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Case Study: XMLC vs. Velocity

A while ago, a question was asked on a Jakarta Tomcat mailing list about XMLC and Velocity. Bojan Smojver gave this thoughtful reply, and gave us permission to present it here on the Velocity site.

I found this in the tutorial for XMLC:

  • XMLC is a Java-based compiler that takes a document written in the Hypertext Markup Language (HTML) or the eXtensible Markup Language (XML) and creates Java classes that will faithfully recreate the document. The resulting Java classes can be used to insert dynamic content into the document framework at run time. XMLC, therefore, is a wonderful way to create dynamic HTML or XML documents from Java.

This sounds awfully like JSP to me, which is reason #1 why someone would use Velocity.

Although I use Velocity for my web work, Velocity is a generic template engine, it doesn't really care about the rest of the content. And that's great!

I use XSLT (sorry Jon, promise to give Anakia another look :-) to prepare my documents from XML into XHTML (this is not done at run time, not like Cocoon) and Velocity doesn't get upset much by that (except for the fact that you can't have '&&' (VTL and) in XSLT without applying a few tricks) but I've overcome that through Ant's nice replacement techniques...

Anyway, the first bad point to XMLC goes for the pains of code generation, which Velocity avoids so neatly.

The second is the actual process of designing the complete solution which is pictured here: http://xmlc.enhydra.org/project/aboutProject/index.html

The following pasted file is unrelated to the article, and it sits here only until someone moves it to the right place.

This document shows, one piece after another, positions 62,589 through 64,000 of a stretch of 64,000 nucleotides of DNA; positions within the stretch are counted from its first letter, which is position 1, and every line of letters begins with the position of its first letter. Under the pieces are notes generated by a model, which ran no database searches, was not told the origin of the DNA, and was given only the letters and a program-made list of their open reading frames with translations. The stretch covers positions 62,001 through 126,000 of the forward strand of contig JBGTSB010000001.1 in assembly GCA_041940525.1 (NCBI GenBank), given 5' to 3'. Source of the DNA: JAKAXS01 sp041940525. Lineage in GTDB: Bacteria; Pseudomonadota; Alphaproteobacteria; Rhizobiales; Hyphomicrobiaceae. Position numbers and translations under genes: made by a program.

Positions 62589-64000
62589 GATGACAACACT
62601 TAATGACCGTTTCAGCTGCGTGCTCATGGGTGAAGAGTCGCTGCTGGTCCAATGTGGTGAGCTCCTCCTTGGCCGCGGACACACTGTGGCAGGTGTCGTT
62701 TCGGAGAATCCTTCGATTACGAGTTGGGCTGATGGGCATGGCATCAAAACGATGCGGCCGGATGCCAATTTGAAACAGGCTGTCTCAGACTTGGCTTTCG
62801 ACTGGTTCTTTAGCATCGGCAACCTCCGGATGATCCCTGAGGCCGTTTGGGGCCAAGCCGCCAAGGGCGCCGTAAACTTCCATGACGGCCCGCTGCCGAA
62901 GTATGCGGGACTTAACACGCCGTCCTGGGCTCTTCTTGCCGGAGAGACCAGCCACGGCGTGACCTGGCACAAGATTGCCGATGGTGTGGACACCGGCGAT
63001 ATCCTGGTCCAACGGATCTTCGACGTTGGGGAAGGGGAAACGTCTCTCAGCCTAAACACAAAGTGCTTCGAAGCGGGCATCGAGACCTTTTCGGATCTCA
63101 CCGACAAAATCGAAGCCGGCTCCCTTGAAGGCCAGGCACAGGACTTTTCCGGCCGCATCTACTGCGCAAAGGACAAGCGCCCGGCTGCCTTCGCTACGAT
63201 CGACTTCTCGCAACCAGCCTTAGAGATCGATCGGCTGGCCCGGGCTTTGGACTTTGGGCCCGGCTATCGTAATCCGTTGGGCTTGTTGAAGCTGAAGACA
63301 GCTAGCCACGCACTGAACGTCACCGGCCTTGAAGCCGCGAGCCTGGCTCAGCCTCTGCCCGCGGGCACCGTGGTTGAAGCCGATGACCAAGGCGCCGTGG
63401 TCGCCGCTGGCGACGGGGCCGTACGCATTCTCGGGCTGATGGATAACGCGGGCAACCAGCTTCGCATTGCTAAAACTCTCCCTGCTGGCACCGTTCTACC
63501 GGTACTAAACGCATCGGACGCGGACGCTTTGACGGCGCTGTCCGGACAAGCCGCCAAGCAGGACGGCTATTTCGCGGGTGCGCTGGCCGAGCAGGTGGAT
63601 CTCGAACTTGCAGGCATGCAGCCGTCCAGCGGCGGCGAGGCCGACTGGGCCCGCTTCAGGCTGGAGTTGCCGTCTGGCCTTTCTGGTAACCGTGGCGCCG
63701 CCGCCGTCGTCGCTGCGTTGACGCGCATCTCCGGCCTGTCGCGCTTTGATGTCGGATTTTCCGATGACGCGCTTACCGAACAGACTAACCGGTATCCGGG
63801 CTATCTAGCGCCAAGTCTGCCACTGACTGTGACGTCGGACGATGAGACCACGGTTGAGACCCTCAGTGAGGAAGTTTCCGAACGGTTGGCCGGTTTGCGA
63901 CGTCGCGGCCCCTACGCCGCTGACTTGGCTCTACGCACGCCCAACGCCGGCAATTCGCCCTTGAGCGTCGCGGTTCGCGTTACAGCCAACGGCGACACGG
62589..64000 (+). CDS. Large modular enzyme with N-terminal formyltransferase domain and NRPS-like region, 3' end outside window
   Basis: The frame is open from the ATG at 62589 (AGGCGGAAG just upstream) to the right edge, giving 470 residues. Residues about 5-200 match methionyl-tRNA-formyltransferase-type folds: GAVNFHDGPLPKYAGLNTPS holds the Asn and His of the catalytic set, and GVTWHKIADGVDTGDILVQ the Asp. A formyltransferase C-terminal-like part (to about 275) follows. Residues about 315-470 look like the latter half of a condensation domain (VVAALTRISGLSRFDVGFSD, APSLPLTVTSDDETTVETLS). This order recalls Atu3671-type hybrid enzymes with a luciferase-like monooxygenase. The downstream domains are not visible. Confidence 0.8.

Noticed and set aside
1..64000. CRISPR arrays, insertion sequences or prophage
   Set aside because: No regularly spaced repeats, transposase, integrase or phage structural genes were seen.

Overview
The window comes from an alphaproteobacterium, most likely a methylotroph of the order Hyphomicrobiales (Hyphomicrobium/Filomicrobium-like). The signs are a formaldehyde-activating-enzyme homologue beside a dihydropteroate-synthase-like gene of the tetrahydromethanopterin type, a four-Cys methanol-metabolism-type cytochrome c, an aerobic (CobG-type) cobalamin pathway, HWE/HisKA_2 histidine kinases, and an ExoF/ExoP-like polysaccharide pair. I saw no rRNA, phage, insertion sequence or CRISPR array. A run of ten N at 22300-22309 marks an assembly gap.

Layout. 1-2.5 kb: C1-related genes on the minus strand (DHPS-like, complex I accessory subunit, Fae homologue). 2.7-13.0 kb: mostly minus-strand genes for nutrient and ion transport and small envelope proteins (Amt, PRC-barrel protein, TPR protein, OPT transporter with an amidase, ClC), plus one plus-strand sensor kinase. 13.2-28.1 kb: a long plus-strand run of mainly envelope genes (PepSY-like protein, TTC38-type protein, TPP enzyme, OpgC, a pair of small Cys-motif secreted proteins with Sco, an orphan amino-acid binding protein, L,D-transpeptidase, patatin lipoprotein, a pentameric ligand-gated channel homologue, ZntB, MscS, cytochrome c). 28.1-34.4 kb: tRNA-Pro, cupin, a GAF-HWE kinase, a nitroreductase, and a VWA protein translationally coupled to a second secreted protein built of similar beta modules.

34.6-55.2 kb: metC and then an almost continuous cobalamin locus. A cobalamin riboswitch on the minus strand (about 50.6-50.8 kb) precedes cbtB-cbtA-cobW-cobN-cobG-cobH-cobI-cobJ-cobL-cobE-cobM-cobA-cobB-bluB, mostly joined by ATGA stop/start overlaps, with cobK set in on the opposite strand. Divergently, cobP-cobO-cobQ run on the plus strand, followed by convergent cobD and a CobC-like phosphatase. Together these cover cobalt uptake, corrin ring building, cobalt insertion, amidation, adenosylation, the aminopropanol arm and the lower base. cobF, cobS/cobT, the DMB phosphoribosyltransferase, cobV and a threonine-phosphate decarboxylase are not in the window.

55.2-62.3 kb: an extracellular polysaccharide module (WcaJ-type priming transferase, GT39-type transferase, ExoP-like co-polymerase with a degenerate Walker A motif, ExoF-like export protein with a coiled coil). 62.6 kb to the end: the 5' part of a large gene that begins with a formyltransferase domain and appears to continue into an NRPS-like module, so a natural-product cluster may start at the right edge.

Designer designs the page and then engineer puts in the logic? This sounds very bad to me. There should be a 'box full of Lego's' designers can choose their functionality from, not the other way around. If engineers have to be involved in simple projects, it comes back to employing engineers to do everything in the first place. And why wouldn't you use even JSP or ECS in such a case? You're are mucking around with Java again... The XMLC cycle is just too long and it doesn't make sense at all - what happens when a designer (by mistake or intentionally) screws up the id's in the page? All of the engineers code becomes unusable. Now that's a nice separation between presentation and functionality!

Second bad point.

An example from my 'production line', which illustrates how Velocity handles the above. I have a few classes that handle all inquiry forms: one class handles the fields from the form and stores those into a database, the other one picks the fields and mails them to designated e-mail address. These classes are beans and are loaded from the only servlet I ever use (licensed GPL, but could contain any number of bugs since I wrote it), which handles ALL Velocity pages: 331 lines long including comments. Beans have scope and all, just like with JSP's.

Once the first ever form is created and debugged, an imaginary web designer on my 'production line' would copy and existing Velocity page from a previous project, change the fields (their names, their number... whatever) in it and the other content. Once they post the page on the site, that's it. It just works. They didn't even have to talk to an engineer to get things done. Now that's MUCH better then XMLC!

I think the biggest problem XMLC, JSP and servlets are facing is more of a philosophical nature: the document is data, not code - and Velocity treats it exactly like that. Why would you convert your HTML into a Java class when you want to send it to the browser as text?

My 2 cents. Velocity rocks!


XmlcVersusVelocity (last edited 2009-09-20 22:06:29 by localhost)